The future of beleaguered World Bank chief Paul Wolfowitz remains in the balance despite a defiant statement that he intends to stay.
Mr Wolfowitz is still facing calls to resign after admitting helping his partner win a promotion and pay rise.
His fate lies in the hands of the executive board, which is under pressure to take a decision.
But a White House spokeswoman said President George W Bush still had "full confidence" in Mr Wolfowitz.
'Focus on job'
Dana Perino added that Mr Wolfowitz, formerly deputy defence secretary, had done a "very good job" at the World Bank.
"He is focused on Africa and other areas around the world that need the World Bank's attention," she said. "And the president continues to have confidence in him."
The Bank's board of directors is expected to meet in the next few days to discuss the affair.
Bank member governments have said the matter is of great concern and the bank's staff association have urged him to quit.
Ms Riza was seconded to the US state department
Mr Wolfowitz has vowed to stay on to continue what he called "important work".
"I believe in the mission of this organisation and I believe that I can carry it out," he said.
The Dutch development minister added his voice to those raising questions about the impact of Mr Wolfowitz's actions, saying he saw the situation as a "substantial crisis for the institution".
"I don't want to hide the fact that I have doubts about his functioning," Bert Koenders told Reuters.
He said that the bank lacked a clear sense of direction and hoped the board would come to a decision as a matter of urgency.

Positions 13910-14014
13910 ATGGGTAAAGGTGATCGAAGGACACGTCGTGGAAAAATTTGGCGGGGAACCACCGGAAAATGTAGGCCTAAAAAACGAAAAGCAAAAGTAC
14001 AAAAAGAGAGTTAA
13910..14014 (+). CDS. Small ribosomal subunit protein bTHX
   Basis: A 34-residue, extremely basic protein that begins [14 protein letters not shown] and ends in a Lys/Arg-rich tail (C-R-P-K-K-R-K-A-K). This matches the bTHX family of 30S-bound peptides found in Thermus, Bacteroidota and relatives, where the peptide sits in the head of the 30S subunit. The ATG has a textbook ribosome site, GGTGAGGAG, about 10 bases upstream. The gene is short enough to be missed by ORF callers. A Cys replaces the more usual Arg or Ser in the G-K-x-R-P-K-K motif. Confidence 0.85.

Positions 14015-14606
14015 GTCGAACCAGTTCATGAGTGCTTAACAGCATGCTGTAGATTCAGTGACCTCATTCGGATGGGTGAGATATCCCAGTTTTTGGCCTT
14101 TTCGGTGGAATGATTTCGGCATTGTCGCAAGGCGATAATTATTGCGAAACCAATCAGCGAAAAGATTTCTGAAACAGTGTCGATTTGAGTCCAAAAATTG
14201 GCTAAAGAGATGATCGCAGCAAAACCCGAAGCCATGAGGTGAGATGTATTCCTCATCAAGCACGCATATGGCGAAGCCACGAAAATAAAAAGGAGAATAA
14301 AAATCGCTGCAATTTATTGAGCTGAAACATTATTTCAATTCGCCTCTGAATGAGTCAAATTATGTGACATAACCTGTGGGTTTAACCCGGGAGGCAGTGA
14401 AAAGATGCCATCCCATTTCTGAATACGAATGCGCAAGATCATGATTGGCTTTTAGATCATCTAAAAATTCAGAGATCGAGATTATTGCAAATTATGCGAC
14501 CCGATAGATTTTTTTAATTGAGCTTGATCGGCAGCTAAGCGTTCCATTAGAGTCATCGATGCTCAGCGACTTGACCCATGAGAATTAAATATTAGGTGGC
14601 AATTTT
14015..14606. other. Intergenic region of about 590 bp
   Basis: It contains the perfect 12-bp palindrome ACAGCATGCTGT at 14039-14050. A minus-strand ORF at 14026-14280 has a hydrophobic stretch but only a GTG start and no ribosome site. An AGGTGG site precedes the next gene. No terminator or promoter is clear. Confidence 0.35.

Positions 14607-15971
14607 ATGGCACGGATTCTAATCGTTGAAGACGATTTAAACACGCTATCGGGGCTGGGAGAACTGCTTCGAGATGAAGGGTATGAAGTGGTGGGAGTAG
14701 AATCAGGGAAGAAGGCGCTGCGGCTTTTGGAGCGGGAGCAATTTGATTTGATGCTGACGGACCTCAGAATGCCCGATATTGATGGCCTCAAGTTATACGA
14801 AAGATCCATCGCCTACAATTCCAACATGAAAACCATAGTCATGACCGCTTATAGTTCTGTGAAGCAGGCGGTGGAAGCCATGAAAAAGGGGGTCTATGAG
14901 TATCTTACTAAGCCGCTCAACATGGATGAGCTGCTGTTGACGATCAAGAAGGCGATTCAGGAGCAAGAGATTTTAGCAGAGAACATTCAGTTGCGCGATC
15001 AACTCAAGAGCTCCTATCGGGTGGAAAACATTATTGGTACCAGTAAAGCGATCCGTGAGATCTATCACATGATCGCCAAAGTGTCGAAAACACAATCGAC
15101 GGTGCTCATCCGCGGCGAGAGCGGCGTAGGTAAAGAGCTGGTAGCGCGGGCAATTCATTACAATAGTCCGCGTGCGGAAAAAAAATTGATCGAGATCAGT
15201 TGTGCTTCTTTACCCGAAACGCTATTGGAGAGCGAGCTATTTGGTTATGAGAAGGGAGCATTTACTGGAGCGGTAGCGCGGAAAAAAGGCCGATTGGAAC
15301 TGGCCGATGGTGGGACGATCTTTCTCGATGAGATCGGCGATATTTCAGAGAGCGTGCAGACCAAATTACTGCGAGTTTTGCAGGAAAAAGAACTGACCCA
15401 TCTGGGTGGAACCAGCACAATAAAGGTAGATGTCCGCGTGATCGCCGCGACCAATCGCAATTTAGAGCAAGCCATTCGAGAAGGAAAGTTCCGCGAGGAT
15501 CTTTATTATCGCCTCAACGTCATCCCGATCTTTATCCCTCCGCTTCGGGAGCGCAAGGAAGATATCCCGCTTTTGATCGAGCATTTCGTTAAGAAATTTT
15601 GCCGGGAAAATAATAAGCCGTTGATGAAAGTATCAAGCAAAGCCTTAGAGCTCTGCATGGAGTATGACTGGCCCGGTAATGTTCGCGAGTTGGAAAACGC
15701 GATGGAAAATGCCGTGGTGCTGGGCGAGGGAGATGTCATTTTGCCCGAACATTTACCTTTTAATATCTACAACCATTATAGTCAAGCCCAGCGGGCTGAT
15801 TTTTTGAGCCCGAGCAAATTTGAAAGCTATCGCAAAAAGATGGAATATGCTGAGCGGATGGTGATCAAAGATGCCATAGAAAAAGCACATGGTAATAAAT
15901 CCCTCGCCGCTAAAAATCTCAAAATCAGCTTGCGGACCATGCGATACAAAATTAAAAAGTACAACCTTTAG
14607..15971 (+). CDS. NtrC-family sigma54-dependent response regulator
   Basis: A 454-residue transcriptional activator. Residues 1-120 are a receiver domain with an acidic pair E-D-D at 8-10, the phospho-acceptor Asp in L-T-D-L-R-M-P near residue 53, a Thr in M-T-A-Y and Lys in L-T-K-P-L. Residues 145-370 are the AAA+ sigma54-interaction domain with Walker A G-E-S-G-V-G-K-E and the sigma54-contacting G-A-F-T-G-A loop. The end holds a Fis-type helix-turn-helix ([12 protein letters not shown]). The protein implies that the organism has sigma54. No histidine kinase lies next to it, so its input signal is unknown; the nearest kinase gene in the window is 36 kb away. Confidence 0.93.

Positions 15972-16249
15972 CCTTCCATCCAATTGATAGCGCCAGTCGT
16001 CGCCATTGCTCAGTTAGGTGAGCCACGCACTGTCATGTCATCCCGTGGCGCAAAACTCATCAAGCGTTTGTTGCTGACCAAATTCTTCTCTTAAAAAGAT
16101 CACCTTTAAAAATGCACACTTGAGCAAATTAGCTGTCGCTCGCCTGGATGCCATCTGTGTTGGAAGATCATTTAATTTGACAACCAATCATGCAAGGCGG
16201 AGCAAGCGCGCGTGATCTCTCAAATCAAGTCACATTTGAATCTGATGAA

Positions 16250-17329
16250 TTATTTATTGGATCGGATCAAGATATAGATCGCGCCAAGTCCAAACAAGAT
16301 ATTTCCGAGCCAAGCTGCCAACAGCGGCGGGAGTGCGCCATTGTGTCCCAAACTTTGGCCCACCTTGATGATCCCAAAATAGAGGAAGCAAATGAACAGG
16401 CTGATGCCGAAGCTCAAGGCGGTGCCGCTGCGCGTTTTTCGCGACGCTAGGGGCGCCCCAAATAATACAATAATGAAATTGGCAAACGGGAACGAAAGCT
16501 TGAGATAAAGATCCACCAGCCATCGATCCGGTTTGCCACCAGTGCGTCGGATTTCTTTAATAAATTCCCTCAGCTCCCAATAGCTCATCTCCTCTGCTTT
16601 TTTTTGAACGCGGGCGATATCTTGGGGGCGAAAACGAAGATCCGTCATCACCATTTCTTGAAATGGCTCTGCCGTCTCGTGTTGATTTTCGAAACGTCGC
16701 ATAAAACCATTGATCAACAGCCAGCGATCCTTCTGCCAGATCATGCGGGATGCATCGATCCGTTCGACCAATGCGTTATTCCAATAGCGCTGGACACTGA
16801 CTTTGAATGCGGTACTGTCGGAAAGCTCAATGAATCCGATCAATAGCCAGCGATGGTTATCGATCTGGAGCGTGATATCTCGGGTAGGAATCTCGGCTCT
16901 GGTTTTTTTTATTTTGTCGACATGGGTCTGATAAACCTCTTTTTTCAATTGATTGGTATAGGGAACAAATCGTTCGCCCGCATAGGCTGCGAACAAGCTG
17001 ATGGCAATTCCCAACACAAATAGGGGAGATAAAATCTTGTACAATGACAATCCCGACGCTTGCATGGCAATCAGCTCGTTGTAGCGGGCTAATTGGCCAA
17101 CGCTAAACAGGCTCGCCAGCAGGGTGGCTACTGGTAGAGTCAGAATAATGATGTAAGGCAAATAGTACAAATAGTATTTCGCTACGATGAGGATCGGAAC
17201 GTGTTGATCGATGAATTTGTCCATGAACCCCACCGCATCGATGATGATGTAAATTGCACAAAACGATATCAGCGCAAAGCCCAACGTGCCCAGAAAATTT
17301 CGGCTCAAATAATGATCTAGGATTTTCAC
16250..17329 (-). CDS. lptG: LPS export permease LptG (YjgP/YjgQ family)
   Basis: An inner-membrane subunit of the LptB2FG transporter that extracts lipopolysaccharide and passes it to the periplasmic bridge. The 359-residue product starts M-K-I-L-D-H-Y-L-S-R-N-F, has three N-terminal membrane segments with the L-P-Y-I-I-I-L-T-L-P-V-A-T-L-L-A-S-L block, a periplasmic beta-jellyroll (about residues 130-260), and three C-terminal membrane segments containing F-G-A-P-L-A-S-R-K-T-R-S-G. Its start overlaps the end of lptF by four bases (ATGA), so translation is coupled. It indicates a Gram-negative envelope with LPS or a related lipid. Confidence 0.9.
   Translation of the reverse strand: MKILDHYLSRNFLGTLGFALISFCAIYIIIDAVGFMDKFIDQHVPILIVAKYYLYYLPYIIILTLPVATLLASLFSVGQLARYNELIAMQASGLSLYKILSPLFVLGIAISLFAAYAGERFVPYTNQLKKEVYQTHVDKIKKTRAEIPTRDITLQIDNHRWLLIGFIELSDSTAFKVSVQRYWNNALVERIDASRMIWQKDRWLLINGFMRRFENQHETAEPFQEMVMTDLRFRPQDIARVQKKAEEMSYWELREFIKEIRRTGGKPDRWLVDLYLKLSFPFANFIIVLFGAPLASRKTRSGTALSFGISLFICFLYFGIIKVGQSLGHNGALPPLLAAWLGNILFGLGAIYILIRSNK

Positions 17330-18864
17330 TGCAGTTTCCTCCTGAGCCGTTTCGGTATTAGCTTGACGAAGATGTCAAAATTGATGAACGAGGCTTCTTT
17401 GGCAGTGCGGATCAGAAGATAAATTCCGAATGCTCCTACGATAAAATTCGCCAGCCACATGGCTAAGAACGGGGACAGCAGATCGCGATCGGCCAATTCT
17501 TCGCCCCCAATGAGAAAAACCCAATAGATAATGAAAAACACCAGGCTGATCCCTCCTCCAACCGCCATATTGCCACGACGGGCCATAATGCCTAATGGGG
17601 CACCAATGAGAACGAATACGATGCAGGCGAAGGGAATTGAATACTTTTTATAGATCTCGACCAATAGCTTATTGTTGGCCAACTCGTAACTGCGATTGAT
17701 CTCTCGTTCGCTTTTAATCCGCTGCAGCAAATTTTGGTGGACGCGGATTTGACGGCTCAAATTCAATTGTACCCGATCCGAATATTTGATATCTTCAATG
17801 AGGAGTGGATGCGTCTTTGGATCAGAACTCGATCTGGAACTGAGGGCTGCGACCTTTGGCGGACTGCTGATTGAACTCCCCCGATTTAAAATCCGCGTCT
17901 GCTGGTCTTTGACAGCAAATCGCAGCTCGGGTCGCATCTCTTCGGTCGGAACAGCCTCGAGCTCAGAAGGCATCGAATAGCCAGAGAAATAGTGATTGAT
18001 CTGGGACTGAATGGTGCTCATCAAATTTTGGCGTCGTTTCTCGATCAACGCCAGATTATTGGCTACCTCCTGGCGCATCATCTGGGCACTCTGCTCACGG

"There is also a lack of trust in the moment in the leadership and in the management, so that is something that has to be resolved," he said.
Germany's development minister hinted that the bank may face future difficulty in gaining funding from member states.
"An institution like the World Bank lives by its moral authority and its credibility," Heidemarie Wieczorek-Zeul said.
A communiqué issued by development and finance ministers meeting in Washington said it was important the bank should maintain its credibility and reputation as well as the motivation of its staff.
The row concerns events that occurred shortly after Mr Wolfowitz assumed his position at the World Bank.
His girlfriend, Libyan-born Shaha Riza, was seconded from the World Bank to the US state department to avoid creating a conflict of interest.
There she received promotions and pay rises which the bank's staff association say were "grossly out of line" with bank rules.
The bank's executive board has said that it did not give its approval for Ms Riza's wage rise.
On Thursday, Mr Wolfowitz issued a statement apologising for the controversy.
Mr Wolfowitz was seen as a controversial nominee to the role from the beginning due to his part in driving forward the war in Iraq.